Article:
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Philippines: Pirates Kidnap 7 Filipinos from Ship in Nigerian Waters

Luis Liwanag
Manila
2018-09-26
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Crew members of the hijacked Panama-flagged Maximus ship walk off the ship after being rescued by Nigerian naval forces stormed aboard, Feb. 22, 2016.
Crew members of the hijacked Panama-flagged Maximus ship walk off the ship after being rescued by Nigerian naval forces stormed aboard, Feb. 22, 2016.
AP

Seven Filipinos are among the dozen crew members of a Swiss-owned ship who were kidnapped by pirates off the coast of Nigeria, Philippine government officials announced Wednesday as they labored to learn more details about the incident.

Foreign Department spokesman Elmer Cato said Filipino diplomats in Berne and Abuja were coordinating with authorities in Nigeria to track down the pirates who attacked MV Glarus on Saturday.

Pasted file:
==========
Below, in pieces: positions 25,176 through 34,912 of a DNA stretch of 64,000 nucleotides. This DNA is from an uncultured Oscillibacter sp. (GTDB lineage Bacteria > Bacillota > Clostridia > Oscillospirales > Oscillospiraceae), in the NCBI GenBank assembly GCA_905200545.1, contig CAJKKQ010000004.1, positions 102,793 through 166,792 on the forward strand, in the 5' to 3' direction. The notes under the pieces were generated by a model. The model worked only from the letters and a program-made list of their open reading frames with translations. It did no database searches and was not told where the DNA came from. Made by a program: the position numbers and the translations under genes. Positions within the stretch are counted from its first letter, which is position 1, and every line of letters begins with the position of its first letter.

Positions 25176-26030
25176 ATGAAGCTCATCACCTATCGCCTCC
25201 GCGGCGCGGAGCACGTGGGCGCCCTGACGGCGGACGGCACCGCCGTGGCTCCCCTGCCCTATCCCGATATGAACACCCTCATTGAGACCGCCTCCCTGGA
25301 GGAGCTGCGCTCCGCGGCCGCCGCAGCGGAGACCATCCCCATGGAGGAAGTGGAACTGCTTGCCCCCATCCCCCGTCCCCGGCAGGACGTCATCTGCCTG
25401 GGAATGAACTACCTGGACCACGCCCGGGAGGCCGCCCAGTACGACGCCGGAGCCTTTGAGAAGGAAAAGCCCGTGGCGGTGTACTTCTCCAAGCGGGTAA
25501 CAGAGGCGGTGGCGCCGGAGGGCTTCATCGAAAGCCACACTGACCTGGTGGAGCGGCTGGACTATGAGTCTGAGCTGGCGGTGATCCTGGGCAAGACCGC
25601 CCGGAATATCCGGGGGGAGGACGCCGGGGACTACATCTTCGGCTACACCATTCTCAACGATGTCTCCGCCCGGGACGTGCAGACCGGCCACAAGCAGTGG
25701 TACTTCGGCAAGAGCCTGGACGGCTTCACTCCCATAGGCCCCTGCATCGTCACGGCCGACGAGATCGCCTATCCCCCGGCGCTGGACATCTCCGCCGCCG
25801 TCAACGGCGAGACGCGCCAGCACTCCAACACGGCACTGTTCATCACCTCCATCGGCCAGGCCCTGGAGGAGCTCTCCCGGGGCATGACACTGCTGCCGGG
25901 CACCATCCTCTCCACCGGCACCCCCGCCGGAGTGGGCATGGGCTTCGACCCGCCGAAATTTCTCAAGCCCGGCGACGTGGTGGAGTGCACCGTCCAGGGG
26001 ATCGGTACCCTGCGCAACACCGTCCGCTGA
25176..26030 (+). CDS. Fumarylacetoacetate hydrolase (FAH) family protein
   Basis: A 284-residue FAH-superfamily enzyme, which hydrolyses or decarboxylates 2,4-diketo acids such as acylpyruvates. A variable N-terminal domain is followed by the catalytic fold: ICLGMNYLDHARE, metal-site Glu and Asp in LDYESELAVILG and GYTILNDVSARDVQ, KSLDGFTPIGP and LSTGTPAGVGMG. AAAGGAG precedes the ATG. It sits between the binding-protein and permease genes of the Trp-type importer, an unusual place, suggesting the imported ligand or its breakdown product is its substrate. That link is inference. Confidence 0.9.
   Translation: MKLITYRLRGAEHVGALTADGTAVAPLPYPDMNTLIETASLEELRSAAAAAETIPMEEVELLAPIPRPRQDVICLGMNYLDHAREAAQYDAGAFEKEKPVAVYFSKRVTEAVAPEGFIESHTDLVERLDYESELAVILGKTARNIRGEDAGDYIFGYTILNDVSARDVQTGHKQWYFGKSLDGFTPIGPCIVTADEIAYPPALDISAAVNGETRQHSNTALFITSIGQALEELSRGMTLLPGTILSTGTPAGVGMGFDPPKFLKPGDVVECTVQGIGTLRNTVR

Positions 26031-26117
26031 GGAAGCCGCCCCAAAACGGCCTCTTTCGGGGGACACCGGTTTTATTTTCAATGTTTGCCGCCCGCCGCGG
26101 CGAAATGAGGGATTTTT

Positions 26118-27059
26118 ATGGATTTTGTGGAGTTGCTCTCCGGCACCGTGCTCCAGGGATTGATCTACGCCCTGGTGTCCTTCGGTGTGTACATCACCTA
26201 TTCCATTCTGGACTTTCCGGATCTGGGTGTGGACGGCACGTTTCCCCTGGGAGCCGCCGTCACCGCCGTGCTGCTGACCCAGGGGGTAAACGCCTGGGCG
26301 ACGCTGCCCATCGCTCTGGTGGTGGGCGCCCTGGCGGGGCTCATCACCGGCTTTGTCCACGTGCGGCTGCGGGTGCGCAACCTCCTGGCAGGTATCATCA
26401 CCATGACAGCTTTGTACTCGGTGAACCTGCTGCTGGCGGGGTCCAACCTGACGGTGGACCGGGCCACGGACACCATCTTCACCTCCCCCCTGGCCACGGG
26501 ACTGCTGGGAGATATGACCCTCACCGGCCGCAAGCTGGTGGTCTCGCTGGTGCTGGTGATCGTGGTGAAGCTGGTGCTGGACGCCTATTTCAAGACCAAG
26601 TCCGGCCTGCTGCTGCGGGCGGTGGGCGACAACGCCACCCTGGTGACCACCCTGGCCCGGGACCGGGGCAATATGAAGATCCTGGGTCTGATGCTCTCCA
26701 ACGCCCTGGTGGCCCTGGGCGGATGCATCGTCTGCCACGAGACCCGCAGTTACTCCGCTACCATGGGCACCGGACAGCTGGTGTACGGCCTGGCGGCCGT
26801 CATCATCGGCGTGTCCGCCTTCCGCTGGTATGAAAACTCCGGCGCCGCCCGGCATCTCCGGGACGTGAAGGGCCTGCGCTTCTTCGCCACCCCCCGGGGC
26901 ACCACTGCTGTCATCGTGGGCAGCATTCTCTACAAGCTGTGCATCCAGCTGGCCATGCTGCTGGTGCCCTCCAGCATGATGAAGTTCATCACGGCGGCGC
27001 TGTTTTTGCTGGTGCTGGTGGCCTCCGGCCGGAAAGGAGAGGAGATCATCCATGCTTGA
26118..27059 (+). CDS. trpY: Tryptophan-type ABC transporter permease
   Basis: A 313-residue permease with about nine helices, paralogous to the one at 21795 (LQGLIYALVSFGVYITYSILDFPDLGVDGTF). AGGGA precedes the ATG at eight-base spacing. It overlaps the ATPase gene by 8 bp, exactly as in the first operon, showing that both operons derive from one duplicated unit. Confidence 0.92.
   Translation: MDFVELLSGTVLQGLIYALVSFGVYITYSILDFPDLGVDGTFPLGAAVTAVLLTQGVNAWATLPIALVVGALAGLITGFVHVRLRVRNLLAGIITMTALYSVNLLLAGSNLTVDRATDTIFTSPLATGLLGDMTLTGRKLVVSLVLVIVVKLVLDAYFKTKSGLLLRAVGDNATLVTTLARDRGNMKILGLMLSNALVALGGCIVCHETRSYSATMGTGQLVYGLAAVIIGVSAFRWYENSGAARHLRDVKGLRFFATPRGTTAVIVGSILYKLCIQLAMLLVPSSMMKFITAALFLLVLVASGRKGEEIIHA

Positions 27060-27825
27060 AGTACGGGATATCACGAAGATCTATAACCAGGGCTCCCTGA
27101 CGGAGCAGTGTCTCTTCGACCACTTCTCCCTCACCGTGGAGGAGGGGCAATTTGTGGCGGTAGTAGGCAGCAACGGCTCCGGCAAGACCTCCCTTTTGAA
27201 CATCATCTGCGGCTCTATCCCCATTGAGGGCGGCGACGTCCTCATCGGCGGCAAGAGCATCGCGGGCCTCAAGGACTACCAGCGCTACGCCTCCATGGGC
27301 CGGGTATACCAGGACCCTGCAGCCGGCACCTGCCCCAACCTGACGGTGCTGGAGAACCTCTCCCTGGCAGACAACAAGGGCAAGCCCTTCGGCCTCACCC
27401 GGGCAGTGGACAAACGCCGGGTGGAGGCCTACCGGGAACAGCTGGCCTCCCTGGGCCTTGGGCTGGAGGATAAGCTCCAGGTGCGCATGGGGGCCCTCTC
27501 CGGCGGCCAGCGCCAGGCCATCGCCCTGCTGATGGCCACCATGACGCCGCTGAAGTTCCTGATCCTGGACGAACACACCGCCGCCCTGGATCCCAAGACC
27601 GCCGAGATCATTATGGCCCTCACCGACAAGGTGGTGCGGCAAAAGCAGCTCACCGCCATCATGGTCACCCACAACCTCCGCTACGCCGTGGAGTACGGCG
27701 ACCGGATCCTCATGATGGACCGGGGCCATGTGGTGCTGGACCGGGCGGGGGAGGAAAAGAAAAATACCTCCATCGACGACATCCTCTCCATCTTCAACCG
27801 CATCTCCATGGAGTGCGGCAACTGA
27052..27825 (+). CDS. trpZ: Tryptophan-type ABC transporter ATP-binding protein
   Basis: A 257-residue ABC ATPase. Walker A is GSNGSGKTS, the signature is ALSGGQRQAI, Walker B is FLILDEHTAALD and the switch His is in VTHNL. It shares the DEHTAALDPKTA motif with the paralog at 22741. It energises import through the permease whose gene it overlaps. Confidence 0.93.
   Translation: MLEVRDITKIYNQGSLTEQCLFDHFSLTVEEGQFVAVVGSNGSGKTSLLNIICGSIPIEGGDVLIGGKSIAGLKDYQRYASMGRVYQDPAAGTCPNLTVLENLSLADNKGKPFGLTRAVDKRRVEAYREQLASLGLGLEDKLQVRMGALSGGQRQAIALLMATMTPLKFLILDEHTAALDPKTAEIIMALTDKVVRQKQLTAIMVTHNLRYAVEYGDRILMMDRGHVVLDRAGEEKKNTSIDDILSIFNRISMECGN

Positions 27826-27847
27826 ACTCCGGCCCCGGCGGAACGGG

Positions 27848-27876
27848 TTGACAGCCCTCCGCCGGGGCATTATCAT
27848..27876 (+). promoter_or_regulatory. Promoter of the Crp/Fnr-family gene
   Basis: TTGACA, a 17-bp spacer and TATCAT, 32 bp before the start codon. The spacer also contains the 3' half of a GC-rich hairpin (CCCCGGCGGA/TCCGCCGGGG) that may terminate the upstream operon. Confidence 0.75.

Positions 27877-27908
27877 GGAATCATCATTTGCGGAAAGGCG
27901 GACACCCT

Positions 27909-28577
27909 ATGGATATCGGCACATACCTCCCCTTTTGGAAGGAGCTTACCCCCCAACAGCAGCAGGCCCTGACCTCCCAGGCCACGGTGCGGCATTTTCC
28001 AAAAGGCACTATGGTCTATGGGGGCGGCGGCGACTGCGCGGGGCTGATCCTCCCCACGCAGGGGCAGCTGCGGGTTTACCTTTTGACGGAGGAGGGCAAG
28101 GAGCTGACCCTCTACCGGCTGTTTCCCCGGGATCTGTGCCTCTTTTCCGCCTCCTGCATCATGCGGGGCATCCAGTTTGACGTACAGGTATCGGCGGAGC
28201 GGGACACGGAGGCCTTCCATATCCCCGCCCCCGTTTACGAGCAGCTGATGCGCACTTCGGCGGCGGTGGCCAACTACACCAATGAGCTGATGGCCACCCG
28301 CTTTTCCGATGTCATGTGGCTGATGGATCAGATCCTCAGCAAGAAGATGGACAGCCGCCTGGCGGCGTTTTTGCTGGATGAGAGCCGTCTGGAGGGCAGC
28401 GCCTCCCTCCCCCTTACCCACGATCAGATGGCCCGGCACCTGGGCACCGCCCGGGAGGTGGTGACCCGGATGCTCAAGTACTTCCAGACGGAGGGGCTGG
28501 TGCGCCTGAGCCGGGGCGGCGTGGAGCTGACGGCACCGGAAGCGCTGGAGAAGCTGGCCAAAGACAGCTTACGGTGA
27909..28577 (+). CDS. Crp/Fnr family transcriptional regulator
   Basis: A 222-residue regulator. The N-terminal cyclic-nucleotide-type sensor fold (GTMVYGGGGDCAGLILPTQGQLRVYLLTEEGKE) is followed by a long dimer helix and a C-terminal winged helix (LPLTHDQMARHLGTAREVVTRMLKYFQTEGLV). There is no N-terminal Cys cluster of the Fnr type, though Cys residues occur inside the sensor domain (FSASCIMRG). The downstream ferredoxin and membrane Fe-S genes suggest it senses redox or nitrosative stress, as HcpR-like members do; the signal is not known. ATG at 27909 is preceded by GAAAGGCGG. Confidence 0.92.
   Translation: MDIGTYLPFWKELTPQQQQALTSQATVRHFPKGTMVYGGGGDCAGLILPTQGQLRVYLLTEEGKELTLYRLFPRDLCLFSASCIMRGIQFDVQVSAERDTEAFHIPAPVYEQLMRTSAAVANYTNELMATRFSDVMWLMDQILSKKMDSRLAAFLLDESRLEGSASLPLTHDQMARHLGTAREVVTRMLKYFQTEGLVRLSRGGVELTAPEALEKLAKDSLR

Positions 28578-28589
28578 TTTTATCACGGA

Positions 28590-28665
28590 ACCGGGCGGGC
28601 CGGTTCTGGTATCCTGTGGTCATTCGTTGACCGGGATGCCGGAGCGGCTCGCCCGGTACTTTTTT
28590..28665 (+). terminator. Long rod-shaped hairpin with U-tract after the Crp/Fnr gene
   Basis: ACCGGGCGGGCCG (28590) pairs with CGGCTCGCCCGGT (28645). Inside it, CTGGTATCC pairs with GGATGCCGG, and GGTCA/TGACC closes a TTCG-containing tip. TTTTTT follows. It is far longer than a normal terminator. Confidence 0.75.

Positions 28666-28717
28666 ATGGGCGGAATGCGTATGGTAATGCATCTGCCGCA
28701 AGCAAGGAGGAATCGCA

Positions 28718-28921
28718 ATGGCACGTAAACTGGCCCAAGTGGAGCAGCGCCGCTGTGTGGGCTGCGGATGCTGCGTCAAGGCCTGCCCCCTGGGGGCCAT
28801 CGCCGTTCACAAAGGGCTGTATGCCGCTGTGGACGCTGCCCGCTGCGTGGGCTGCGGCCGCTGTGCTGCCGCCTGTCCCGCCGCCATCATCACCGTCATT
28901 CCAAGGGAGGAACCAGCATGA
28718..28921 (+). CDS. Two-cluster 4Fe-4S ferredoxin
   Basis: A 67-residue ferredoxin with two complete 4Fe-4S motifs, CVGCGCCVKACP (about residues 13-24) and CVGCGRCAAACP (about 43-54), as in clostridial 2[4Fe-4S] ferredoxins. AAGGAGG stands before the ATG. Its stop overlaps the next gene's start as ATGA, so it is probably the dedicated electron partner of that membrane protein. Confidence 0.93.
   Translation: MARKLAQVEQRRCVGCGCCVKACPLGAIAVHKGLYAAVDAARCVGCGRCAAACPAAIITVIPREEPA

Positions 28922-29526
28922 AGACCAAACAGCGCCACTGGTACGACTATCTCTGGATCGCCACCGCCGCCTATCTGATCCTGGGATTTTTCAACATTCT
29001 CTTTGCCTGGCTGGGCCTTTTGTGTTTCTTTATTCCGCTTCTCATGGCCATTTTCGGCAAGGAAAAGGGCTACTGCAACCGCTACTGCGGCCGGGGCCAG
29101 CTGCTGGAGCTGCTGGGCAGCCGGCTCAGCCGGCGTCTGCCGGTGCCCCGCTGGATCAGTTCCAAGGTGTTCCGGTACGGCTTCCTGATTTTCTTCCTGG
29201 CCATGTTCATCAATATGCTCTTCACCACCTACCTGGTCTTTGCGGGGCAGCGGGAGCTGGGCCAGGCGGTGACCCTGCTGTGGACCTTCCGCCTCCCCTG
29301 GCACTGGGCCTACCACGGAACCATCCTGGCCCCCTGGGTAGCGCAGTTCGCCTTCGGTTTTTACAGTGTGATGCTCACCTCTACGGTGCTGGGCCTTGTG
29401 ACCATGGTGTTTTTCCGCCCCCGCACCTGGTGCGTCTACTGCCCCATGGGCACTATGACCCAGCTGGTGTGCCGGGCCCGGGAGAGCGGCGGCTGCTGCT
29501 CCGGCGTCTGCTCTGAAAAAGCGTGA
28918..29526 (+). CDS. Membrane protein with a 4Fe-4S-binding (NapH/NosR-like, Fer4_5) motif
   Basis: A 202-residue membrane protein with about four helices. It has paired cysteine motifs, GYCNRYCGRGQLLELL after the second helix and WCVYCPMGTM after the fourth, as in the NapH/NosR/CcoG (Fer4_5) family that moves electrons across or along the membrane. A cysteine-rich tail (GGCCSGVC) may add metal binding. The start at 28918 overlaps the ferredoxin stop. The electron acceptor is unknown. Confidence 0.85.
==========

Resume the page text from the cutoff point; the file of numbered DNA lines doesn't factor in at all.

“The Philippine Embassy in Abuja said the seven were among 12 of 19 crew members who were reported to have been taken by gunmen as the vessel was making its way from Lagos to Port Harcourt,” Cato said.

Shortly after the attack, the company sent a statement to news media that the pirates boarded the ship 45 nautical miles southwest of Bonny Island “by means of long ladders and cut the razor wire on deck to gain access to the vessel and eventually the bridge. Having destroyed much of the vessel's communications equipment, the criminal gang departed taking 12 of the 19 crew complement as hostage.”

The nationalities of the crew members were not released at that time.

On Wednesday, Shirley Ho Vicario, Philippine Ambassador to Nigeria, said the pirates abandoned five other Filipinos and two foreign nationals on the ship.

The majority of the 1.2 million seafarers in the global shipping industry come from the Philippines.

The kidnapping is fourth since 2007 where Filipino seafarers were taken from ships off Nigeria. In 2011, Filipino seafarer Farolito Vallega, 48, was aboard a German-owned ship, MV Beluga Navigation, when he was shot and killed by Somali pirates.

Data from the World Shipping Council shows 12 ships with more than 170 seafarers from around the world are being held hostage by Somali pirates.

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